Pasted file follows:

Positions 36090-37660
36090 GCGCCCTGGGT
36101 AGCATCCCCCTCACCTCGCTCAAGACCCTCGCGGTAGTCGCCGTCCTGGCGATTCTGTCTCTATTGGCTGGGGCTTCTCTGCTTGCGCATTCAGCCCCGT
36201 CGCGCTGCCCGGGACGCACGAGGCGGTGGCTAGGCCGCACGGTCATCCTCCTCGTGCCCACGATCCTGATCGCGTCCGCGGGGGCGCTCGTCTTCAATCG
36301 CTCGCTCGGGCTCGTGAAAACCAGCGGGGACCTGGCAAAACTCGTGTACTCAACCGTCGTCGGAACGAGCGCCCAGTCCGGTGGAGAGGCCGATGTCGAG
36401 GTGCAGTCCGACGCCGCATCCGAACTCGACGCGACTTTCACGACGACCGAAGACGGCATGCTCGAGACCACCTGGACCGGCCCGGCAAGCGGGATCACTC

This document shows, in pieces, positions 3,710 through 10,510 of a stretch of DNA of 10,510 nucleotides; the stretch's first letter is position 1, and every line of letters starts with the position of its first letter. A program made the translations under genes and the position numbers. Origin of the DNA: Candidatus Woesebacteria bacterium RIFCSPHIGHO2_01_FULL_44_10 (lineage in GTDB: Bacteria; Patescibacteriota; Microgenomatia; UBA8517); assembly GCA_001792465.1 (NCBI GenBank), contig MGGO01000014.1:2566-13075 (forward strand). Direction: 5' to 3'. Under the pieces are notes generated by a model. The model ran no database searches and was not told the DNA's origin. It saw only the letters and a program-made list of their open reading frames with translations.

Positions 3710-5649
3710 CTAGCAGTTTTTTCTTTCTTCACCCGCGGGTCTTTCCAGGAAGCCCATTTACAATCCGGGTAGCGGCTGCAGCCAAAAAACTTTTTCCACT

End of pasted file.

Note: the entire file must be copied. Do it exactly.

Positions 36090-37660
36090 GCGCCCTGGGT
36101 AGCATCCCCCTCACCTCGCTCAAGACCCTCGCGGTAGTCGCCGTCCTGGCGATTCTGTCTCTATTGGCTGGGGCTTCTCTGCTTGCGCATTCAGCCCCGT
36201 CGCGCTGCCCGGGACGCACGAGGCGGTGGCTAGGCCGCACGGTCATCCTCCTCGTGCCCACGATCCTGATCGCGTCCGCGGGGGCGCTCGTCTTCAATCG
36301 CTCGCTCGGGCTCGTGAAAACCAGCGGGGACCTGGCAAAACTCGTGTACTCAACCGTCGTCGGAACGAGCGCCCAGTCCGGTGGAGAGGCCGATGTCGAG
36401 GTGCAGTCCGACGCCGCATCCGAACTCGACGCGACTTTCACGACGACCGAAGACGGCATGCTCGAGACCACCTGGACCGGCCCGGCAAGCGGGATCACTC

This document shows, in pieces, positions 3,710 through 10,510 of a stretch of DNA of 10,510 nucleotides; the stretch's first letter is position 1, and every line of letters starts with the position of its first letter. A program made the translations under genes and the position numbers. Origin of the DNA: Candidatus Woesebacteria bacterium RIFCSPHIGHO2_01_FULL_44_10 (lineage in GTDB: Bacteria; Patescibacteriota; Microgenomatia; UBA8517); assembly GCA_001792465.1 (NCBI GenBank), contig MGGO01000014.1:2566-13075 (forward strand). Direction: 5' to 3'. Under the pieces are notes generated by a model. The model ran no database searches and was not told the DNA's origin. It saw only the letters and a program-made list of their open reading frames with translations.

Positions 3710-5649
3710 CTAGCAGTTTTTTCTTTCTTCACCCGCGGGTCTTTCCAGGAAGCCCATTTACAATCCGGGTAGCGGCTGCAGCCAAAAAACTTTTTCCACT